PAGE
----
labor supply

Abstract

This paper examines tax return-generated data on the labor force behavior of people
before and after they receive inheritances. The results are consistent with Andrew Camegie’s
century-old assertion that large inheritances decrease a person's labor force participation. For
example, a single person who receives an inheritance of about $150,000 is roughly four times
more likely to leave the labor force than a person with an inheritance below $25,000.
Additional, albeit weaker, evidence suggests that large inheritances depress labor supply, even
when participation is unaltered.

Year of Publication
1992
Number
302
Date Published
03/1992
Publication Language
eng
Citation Key
The Quarterly Journal of Economics, May 1993
Rosen, H. ., Holtz-Eakin, D. ., & Joulfaian, D. . (1992). The Carnegie Conjecture: Some Empirical Evidence. Retrieved from http://arks.princeton.edu/ark:/88435/dsp01nc580m66w (Original work published March 1992)
Working Papers
Abstract

Low-wage labor markets are traditionally viewed as competitive,
and the possibility of strategic behavior by employers is dismissed.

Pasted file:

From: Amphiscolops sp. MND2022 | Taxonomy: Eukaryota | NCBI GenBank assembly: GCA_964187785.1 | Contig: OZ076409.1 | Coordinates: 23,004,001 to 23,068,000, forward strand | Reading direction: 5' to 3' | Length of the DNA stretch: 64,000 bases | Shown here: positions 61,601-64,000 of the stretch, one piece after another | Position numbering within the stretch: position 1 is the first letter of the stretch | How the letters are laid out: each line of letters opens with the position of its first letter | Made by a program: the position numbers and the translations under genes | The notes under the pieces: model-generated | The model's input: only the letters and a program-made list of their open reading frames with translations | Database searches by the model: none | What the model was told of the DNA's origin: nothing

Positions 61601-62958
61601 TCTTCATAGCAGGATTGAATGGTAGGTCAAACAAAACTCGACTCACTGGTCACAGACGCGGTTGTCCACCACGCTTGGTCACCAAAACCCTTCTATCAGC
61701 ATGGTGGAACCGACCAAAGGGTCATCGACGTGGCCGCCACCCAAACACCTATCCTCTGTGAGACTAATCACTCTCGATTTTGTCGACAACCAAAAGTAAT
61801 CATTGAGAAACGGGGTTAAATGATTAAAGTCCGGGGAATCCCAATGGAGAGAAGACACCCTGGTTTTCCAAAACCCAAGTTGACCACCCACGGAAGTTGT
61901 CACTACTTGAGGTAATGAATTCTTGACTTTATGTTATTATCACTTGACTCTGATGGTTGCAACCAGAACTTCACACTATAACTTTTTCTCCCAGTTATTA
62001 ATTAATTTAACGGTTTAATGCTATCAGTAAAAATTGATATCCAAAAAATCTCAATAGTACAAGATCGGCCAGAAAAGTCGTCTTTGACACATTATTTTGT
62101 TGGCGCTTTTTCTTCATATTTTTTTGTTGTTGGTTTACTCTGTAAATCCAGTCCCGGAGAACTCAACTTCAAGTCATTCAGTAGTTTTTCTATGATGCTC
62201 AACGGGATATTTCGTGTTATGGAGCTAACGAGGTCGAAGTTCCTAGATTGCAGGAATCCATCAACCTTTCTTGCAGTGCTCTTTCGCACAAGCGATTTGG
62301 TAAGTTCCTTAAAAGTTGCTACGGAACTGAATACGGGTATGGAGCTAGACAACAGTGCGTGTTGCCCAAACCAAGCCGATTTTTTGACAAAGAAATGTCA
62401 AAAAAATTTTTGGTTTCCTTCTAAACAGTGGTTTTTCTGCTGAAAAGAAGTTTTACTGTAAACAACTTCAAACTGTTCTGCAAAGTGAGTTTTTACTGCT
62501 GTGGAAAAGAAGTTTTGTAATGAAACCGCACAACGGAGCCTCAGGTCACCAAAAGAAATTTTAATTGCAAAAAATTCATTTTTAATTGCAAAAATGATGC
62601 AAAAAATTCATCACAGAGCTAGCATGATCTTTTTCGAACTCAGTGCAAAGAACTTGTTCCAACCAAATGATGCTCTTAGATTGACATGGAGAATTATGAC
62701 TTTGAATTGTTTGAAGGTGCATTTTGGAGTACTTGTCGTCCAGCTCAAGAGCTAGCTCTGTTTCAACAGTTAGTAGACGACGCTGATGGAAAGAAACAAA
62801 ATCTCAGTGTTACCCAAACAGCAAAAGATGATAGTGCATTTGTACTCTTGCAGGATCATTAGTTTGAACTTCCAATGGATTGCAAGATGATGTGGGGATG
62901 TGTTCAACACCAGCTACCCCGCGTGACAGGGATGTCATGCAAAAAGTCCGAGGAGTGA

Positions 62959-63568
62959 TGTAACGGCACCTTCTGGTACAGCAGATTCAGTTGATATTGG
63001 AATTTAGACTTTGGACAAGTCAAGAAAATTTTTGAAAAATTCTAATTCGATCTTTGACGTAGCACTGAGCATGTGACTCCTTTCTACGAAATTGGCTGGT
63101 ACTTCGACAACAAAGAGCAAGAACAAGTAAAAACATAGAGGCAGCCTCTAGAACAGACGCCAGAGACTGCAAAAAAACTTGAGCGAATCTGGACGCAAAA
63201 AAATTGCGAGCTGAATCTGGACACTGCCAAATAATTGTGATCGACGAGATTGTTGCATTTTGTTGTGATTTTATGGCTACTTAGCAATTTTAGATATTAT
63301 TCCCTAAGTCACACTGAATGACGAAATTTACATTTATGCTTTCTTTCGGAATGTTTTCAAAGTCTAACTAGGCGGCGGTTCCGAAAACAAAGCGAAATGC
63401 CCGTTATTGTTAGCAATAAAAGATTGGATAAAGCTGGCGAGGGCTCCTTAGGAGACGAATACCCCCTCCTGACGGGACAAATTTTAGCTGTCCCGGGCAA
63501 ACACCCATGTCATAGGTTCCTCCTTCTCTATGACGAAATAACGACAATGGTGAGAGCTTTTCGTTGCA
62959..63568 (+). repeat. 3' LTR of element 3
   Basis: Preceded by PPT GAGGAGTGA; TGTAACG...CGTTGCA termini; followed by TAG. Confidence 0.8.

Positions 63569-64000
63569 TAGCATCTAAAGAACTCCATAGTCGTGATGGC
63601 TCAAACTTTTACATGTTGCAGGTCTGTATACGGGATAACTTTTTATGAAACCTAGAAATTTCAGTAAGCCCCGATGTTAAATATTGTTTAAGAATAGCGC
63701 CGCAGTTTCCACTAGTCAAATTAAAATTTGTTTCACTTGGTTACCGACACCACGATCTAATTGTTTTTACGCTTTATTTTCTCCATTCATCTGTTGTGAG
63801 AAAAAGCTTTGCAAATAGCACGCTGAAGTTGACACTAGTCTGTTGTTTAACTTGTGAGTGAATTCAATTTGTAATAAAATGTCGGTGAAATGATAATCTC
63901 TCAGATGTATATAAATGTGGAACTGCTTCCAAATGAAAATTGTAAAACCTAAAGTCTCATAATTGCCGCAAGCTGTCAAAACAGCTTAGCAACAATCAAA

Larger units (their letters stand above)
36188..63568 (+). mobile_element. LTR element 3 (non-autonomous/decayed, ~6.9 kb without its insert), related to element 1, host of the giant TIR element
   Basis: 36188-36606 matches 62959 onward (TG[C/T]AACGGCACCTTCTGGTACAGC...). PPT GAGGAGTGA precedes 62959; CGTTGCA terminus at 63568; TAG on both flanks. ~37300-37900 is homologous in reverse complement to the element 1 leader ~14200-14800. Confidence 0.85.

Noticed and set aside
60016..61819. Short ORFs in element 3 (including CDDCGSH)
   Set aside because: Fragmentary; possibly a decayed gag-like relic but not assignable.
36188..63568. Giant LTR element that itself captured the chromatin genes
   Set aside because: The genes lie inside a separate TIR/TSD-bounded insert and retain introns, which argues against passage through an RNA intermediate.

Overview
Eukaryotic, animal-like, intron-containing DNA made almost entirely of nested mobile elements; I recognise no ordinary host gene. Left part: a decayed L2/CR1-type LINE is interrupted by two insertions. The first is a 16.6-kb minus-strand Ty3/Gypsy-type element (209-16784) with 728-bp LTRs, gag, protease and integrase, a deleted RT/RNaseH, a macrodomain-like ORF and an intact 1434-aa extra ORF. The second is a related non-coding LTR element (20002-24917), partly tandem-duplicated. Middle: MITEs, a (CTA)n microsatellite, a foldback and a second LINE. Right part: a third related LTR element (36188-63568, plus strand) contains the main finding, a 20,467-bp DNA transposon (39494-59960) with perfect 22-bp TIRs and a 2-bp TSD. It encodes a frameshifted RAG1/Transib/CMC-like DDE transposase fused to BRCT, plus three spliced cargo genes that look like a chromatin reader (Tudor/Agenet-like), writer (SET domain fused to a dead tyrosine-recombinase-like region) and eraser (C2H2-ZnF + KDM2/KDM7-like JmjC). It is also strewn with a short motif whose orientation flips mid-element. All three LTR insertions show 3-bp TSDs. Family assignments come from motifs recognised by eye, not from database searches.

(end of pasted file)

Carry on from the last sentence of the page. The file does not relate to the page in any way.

However, such behavior is not impossible. This paper investigates the
possibility of tacit collusion by low-wage employers while setting wages.
A game-theoretic explanation along the lines of the Folk theorem is offered,
suggesting that a non-binding minimum wage may serve as a
focal point for tacit collusion, proposing a symmetric solution to an
infinitely played game of wage-setting. Several empirical techniques
were employed in testing the hypothesis, including hurdle models of
collusion. CPS monthly data is used for the years 1990-2005, covering
the last four federal minimum wage increases. The likelihood of collusion
at minimum wage is evaluated, as well as its dynamics during
this period. The results generally support the collusion hypothesis and
suggest that employers respond strategically to changes in minimum
wage legislation while using the statutory minimum wage as a coordination
tool in tacit collusion.

Year of Publication
2008
Number
542
Date Published
12/2008
Publication Language
eng
Citation Key
8394
Shelkova, N. . (2008). Low-Wage Labor Markets and the Power of Suggestion. Retrieved from http://arks.princeton.edu/ark:/88435/dsp01j38606940 (Original work published December 2008)
Working Papers
Abstract

Because it is differentiated from other employers, the U.S. military
enjoys some monopsony power. After reviewing existing estimates of the
elasticity of labor supplied to the military, we obtain new estimates for the Army
and Navy covering the period from 1998-2007. We employ a control function
approach to account for the potential endogeneity of enlistment incentives. Our
elasticity estimates of 2.4 for the Army and .4 for the Navy suggest that the
services have substantial wage-setting ability. However, the Army faces higher
supply elasticity since the invasion of Iraq and higher elasticity in states with
weak support for obligatory military service.

Year of Publication
2008
Number
537
Date Published
10/2008
Publication Language